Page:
Part 2 consists of three unconnected visions. First, a beautiful, nude, male swimmer is caught in a tide which draws him to death; there is also a shipwreck, and the persona desperately tries to effect a rescue, but no one survives. Second, the persona goes back in time to the defeat of General George Washington at Brooklyn Heights in August, 1776. He pictures Washington on two occasions: weeping in defeat with a group of officers around him, and embracing his officers in a tavern when peace was declared. The third vision is a memory from the persona’s early life, when a beautiful Indian woman came to the family homestead one breakfast time. She was received with warmth by the persona’s mother, who regretted having no work to give her. The squaw left in the afternoon, never to return, much to the mother’s regret.
Perhaps this incident was meant to symbolize the loss of an old way of life, in which pure and generous social intercourse was the norm.
In the first version of the poem, it is clear that at this point in his experience, the persona is in a state of psychic disintegration. Three verse paragraphs followed, including the line “Now Lucifer was not dead . . . or if he was I am his sorrowful heir.” All three paragraphs were omitted in the version of the poem published in Leaves of Grass in 1871.
Part 3 marks a change of atmosphere, beginning with images of sunlight, air, summer, and the burgeoning fullness of nature. Travelers of all nations are returning to their homelands, including the lost swimmer, the Indian squaw, and others with whom the persona has earlier identified. Sleep and the night have restored them and made them all equal, peaceful, and beautiful. The speaker realizes that such is the true state of things.
Section 9 presents a fine vision of the night as an experience of transcendental unity. As the sleepers lie at rest, people of all nations “flow hand in hand over the whole earth from east to west as they lie unclothed”: The chain of unity includes the learned and the unlearned, father and son, mother and daughter, scholar and teacher. All those who were diseased have been cured. The poem concludes with the serene thoughts of the persona, who is happy to take part in the day world of conscious activity but feels no fear at the thought of returning to the secret regenerative powers of the night, now suggestive of a nourishing earth mother.
“Crossing Brooklyn Ferry”
First published: 1856 (as “Sun Down Poem”; collected in Complete Poetry and Selected Prose, 1959)
Type of work: Poem
Observing the sights and sounds of a mass of people crossing from Brooklyn by ferry, the poet contemplates the link between past and future.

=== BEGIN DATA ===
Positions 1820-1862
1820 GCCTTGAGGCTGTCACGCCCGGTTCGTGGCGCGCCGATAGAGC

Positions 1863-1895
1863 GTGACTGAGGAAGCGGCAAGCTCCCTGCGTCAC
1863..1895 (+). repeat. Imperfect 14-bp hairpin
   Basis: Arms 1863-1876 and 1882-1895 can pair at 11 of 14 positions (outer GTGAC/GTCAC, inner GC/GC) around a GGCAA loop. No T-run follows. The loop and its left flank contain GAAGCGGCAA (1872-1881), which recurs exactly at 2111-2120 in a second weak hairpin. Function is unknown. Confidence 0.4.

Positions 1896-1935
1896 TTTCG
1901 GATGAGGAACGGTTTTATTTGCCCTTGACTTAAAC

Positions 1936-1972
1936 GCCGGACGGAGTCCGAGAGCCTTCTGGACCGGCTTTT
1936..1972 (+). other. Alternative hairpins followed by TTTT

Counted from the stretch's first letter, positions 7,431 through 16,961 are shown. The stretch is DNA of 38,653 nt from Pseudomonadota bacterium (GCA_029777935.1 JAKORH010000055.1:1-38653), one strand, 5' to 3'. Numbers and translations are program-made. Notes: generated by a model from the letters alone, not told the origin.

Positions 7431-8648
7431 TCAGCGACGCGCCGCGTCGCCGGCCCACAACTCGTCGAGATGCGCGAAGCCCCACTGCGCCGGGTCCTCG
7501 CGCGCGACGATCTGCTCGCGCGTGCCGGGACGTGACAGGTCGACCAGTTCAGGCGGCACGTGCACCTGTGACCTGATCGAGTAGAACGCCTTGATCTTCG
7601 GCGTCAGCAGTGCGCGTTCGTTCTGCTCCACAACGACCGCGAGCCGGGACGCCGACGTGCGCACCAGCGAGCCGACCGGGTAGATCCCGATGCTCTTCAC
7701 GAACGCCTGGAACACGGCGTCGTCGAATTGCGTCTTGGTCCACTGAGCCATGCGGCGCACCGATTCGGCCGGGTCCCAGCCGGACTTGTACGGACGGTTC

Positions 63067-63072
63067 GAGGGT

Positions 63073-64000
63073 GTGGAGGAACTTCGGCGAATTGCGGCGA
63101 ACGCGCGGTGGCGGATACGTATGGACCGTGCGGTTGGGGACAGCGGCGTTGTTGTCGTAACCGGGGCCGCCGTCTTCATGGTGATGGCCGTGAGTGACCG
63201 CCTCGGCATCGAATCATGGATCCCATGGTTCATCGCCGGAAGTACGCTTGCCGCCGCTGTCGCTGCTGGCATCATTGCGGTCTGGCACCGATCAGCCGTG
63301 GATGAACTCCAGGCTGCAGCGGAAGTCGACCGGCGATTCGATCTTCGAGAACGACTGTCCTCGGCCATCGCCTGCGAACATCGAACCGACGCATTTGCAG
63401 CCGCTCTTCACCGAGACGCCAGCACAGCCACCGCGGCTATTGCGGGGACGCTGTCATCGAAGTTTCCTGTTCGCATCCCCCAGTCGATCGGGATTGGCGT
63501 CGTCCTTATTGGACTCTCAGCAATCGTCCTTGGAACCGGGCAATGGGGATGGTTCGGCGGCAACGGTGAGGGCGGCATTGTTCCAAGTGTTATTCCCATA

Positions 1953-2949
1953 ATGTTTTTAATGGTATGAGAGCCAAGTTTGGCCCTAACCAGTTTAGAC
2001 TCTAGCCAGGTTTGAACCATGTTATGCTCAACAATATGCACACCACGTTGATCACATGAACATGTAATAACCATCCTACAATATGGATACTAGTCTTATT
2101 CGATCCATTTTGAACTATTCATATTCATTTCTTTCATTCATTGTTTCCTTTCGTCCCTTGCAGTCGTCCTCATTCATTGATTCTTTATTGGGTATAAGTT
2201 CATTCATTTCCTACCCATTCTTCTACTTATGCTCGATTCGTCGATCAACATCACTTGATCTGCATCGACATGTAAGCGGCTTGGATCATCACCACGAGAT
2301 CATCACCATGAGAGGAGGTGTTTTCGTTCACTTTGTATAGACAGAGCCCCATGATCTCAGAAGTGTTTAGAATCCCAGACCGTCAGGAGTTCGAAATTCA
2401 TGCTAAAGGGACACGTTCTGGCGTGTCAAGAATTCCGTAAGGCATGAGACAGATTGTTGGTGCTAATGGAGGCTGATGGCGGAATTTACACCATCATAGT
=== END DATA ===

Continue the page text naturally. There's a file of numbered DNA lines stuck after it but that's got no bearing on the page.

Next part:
“Crossing Brooklyn Ferry” is a subtle, oblique attempt to transcend time and persuade the reader of the simultaneity of past, present, and future. Whitman shed light on the poem in the preface to the 1855 edition of Leaves of Grass: “Past and present are not disjoin’d but joined. The greatest poet forms the consistence of what is to be from what has been and is. . . . He . . . places himself where the future becomes present.” The poem is also rich in imagery that suggests the coexistence of opposite values, such as fixity and motion, rest and activity, time and eternity.
“Crossing Brooklyn Ferry” is divided into nine sections. In the first section, the poet observes the crowds of people crossing the East River to Manhattan by ferry and thinks of those who will be making the crossing in years to come. He develops this thought in section 2, as he contemplates the ties that bind him to the people of the future. In a hundred years, others will be seeing the same landmarks, the same sunset, the same ebb and flow of the tides. The speaker also hints that the scene he contemplates forms part of a grand, spiritual “scheme” of life, in which everything possesses its own individuality yet is part of the whole. That sense of wholeness has power to impart glory to all the poet’s daily activities and sense perceptions. The poet makes this hint explicit at the end of the poem.
Having evoked the passage of time and underscored it with images of flux—the tide, the sunset—the poet in section 3 does everything he can to negate it: “It avails not, time nor place—distance avails not,/ I am with you, you men and women of a generation, or ever so many generations hence.” Whatever future generations might see, the poet has also seen. He recalls the many times he has crossed the river by ferry, and he catalogs the sights that met his gaze: steamboats and schooners, sloops and barges, circling seagulls, sailors at work, the flags of many nations, the fires from the foundry chimneys on the shore. Most notable in this section are the images that combine motion and stasis and that reinforce the theme of time which is no-time. The poet pictures the people who stand still on the rail of the ferry “yet hurry with the swift current,” and he observes the seagulls “with motionless wings, oscillating their bodies.” Underlying the whole section (indeed, the whole poem) is the great central symbol of the river, forever flowing, yet forever appearing the same.